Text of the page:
How does an autistic child learn?
How does an autistic child learn?
Autistic children have an unusual profile of learning abilities that can often be recognised in very early childhood. Some pre-school autistic children have reading and numeracy abilities above the level of their peers. Such advanced literacy and numeracy abilities may have been self-taught through watching educational television programs, computer games and YouTube videos. There are autistic children who appear to easily ‘crack the code’ of reading, spelling, or numeracy; indeed, these subjects may become their special interest at school. In contrast, some autistic children have considerable delay in academic skills and an early assessment of learning abilities suggests the characteristics of dyslexia and dyscalculia. There seem to be more autistic children than one might expect at the extremes of cognitive ability.
Teachers soon recognize that the autistic child in their class has a distinctive learning profile, often being talented in understanding the logical world, noticing details and patterns and remembering facts, and the artistic world with a talent for drawing or music. However, the child can be easily distracted or distressed by sensory and social experiences, and when problem solving, appears to have a ‘one-track mind’ and a fear of failure. As the child progresses through the school grades, teachers identify problems with organizational abilities, flexible thinking, and group projects. End of year school reports often describe a conspicuously uneven profile of academic achievement with areas of excellence and areas that require remedial assistance.
It is extremely important that teachers and parents know the learning profile of an autistic child to improve his or her academic achievement. This is especially important as children usually have two reasons to attend school – to learn and to socialize. If the autistic child is not successful socially at school, then academic success becomes more important as the primary motivation to attend school and for the development of self-esteem and self-identity.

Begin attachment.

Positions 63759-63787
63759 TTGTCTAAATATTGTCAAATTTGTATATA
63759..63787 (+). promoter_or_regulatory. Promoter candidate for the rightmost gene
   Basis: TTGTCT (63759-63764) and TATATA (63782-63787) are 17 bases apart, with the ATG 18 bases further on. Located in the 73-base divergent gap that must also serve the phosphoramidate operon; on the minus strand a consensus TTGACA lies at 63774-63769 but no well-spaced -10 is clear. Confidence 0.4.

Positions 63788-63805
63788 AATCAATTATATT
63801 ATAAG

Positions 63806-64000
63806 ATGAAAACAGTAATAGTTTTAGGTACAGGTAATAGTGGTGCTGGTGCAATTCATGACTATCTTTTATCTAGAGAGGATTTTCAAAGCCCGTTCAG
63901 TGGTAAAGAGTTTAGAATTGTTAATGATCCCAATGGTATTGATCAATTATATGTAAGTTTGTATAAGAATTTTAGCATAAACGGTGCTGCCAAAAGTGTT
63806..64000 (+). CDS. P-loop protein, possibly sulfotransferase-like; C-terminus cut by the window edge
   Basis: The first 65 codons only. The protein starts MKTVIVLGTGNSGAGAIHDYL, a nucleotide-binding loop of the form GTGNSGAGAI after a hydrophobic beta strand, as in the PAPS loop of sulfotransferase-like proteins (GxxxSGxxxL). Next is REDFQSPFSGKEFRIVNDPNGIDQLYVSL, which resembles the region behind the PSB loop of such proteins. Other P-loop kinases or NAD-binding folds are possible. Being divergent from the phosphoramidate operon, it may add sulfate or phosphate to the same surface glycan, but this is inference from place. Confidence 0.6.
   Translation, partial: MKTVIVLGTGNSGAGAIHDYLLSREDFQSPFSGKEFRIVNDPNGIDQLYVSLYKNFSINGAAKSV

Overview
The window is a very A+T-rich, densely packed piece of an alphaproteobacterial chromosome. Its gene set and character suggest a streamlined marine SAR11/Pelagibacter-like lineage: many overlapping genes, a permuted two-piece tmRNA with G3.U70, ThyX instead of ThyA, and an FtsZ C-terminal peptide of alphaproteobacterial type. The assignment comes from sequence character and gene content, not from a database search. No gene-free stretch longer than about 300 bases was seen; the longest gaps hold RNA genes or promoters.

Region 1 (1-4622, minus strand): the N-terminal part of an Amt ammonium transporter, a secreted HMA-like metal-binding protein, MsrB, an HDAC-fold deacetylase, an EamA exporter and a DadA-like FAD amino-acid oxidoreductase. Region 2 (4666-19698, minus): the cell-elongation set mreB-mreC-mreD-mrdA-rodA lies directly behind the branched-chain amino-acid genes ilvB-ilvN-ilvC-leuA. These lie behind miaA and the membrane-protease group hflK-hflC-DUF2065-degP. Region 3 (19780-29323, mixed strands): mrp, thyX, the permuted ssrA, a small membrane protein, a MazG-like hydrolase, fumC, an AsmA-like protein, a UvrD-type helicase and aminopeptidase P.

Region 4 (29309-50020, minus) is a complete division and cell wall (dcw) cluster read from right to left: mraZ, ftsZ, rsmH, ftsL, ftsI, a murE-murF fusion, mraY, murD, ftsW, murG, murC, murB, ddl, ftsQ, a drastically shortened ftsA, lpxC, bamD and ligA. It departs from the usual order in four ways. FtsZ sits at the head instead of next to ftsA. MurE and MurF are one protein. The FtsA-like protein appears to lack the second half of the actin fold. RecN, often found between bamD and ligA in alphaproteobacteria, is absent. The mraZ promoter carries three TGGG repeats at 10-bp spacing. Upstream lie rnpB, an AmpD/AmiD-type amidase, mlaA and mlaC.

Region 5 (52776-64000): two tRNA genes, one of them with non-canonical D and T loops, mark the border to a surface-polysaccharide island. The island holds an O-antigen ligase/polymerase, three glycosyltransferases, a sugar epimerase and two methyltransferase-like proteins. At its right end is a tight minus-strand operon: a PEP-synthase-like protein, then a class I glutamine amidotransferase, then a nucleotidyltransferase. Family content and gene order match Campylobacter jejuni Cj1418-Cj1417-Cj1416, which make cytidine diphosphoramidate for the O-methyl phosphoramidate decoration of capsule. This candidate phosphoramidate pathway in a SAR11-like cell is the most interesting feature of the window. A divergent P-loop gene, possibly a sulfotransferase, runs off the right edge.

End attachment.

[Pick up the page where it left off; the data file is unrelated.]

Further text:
Verbalising and visualising
Valuable information on an autistic child’s learning profile can be obtained from formal testing using a standardized test of intelligence and tests of academic achievement. Standardized tests of intelligence have at least ten sub-tests that measure a range of intellectual abilities. Some sub-tests measure specific components of verbal reasoning, while others measure components of visual reasoning.
Some autistic children have relatively advanced verbal reasoning skills and may be colloquially described as ‘verbalisers.’ If such a child has difficulty acquiring a particular academic ability in the social and sensory interactive ‘theatre’ of the classroom, then his or her knowledge and understanding may be improved by solitary and quiet reading about the concept. If the autistic child has relatively advanced visual reasoning skills, a ‘visualizer’ then learning may be facilitated by observation of the teacher’s actions rather than listening to their instructions and learning from a computer screen. Learning from a computer screen significantly reduces any difficulties with social and conversational abilities. The ‘verbalisers’ may eventually be successful in careers where verbal abilities are an advantage, for example the legal professions or being an author, and ‘visualizers’ may be successful in careers such as engineering or the visual arts.
Psychologists divide attention into four components: the ability to sustain attention, to pay attention to relevant information, to shift attention when needed, and to encode attention – that is, to remember what was attended to. Autistic children appear to have problems with all four aspects of attention. The duration of attention to schoolwork can be an obvious problem but the degree of attention can vary according to the level of motivation. If the child is attending to an activity associated with his or her special interest, the level of attention can be excessive. The child appears to be oblivious of external cues that it is time to move on to another activity or to pay attention to the comments, requests and instructions of a teacher or parent. The amount of sustained attention can also depend on whether the child wants to give the attention to what an adult wants them to do. The autistic child may have his or her own agenda for what to attend to.